History

1946

UNGA Resolution A/RES/94(1) of 11 December 1946 the UN, inspired by the work of the Nuremberg and Tokyo Tribunals, contributed to an emerging international criminal law by reaffirming the principles of international law recognised by the Charter of the Nuremberg Tribunal and the judgment of the Tribunal, and gave directions to “treat as a matter of primary importance plans for the formulation, in the context of a general codification of offences against the peace and security of mankind, or of an International Criminal Code, of the principles recognised in the Charter of the Nuremberg Tribunal and in the judgment of the Tribunal”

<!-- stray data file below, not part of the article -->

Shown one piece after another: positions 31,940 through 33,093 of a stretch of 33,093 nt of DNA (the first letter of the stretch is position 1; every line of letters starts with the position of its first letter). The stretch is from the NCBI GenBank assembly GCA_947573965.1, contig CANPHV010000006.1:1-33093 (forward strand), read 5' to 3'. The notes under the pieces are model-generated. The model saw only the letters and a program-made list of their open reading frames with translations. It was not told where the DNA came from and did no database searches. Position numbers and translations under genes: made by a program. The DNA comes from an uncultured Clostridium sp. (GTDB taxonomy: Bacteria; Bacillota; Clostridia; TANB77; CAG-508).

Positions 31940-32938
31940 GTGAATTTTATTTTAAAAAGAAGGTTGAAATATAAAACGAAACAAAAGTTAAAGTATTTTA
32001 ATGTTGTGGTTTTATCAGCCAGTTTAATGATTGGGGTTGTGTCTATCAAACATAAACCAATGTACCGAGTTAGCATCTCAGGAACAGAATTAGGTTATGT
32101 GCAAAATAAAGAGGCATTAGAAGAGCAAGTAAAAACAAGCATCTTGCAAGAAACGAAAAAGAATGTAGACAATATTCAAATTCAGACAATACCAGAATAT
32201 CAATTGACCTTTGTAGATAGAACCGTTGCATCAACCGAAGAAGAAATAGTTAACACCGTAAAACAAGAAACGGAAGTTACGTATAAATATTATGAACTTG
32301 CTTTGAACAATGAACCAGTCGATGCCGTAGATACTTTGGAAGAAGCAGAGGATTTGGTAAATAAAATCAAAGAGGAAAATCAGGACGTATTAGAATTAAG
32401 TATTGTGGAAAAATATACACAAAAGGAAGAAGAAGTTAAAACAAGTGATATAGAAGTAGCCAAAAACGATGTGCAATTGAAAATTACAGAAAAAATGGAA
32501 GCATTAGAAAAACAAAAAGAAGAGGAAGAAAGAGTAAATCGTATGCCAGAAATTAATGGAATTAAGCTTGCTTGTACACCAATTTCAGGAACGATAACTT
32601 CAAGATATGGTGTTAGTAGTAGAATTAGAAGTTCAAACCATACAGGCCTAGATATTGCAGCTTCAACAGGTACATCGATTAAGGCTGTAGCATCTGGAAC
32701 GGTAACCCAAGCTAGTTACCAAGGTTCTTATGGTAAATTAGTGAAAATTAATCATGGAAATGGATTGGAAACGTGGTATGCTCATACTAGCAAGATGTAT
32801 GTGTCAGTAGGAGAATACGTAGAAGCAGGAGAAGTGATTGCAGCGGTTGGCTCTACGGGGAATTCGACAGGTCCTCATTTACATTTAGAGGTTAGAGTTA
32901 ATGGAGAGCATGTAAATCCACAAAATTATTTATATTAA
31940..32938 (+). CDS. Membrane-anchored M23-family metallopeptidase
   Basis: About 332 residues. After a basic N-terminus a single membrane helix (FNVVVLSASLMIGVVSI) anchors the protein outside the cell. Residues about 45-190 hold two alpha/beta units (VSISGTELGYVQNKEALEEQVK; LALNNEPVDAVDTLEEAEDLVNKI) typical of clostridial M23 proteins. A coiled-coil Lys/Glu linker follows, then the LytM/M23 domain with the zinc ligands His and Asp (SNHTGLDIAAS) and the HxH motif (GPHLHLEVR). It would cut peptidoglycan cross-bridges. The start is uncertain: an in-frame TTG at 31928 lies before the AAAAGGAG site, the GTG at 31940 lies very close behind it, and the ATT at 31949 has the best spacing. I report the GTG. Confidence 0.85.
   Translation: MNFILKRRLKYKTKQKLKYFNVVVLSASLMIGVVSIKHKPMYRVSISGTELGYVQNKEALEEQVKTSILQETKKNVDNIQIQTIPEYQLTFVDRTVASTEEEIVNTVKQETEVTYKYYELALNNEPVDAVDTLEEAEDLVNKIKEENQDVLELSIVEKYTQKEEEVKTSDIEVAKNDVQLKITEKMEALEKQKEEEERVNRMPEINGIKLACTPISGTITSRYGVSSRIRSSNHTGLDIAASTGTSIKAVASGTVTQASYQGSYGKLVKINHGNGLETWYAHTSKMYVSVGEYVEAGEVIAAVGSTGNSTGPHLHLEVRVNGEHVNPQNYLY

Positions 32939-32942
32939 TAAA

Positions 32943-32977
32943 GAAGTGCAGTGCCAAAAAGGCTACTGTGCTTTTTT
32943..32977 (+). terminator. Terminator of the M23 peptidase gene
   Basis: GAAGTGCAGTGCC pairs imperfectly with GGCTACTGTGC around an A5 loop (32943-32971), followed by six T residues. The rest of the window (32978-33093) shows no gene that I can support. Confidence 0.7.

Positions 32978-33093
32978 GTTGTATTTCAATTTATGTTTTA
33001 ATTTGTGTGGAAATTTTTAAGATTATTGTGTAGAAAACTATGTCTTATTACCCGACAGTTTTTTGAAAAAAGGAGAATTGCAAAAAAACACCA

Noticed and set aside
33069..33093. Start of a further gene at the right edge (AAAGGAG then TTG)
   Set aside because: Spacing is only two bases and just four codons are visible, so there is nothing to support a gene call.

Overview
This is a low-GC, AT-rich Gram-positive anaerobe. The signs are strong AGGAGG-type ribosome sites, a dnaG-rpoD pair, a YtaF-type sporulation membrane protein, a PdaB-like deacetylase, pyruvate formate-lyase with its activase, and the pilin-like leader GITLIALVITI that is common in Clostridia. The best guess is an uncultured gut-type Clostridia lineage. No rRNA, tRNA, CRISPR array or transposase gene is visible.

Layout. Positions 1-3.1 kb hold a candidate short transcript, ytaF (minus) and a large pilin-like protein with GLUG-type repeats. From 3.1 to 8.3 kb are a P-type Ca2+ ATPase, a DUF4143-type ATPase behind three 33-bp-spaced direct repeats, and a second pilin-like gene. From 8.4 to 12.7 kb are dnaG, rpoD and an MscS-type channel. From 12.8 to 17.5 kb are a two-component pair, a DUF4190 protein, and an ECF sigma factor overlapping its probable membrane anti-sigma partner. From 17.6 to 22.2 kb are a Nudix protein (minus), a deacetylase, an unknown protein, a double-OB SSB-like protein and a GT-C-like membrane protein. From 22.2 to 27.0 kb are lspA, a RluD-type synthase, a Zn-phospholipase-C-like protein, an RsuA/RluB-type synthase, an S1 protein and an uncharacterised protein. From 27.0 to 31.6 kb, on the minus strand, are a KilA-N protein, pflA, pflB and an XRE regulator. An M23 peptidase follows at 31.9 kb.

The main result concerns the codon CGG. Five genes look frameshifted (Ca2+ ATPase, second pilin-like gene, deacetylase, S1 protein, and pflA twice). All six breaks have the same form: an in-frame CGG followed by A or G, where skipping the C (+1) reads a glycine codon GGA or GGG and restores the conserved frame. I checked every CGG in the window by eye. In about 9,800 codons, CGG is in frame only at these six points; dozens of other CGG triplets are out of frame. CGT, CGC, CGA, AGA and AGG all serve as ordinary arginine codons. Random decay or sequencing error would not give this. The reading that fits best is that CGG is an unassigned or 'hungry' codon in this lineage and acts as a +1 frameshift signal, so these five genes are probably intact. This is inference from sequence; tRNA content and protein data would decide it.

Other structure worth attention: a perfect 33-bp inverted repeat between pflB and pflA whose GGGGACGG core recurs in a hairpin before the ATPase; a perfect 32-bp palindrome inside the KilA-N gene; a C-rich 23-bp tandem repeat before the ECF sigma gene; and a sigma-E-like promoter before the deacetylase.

1947

UNGA Resolution A/RES/177 (II) of 21 November 1947 directed to ILC to prepare a Draft Code of offences against the peace and security of mankind
1948 Genocide Convention Takes Place

1948

UNGA Resolution A/RES/260(III)B of 9 December 1948 invited the ILC to “study the desirability and possibility of establishing an international judicial organ for the trial or persons charged with genocide or other crimes over which jurisdiction will be conferred upon that organ by international conventions” and requested the ILC “in carrying out this task, to pay attention to the possibility of establishing a Criminal Chamber of the International Court of Justice”
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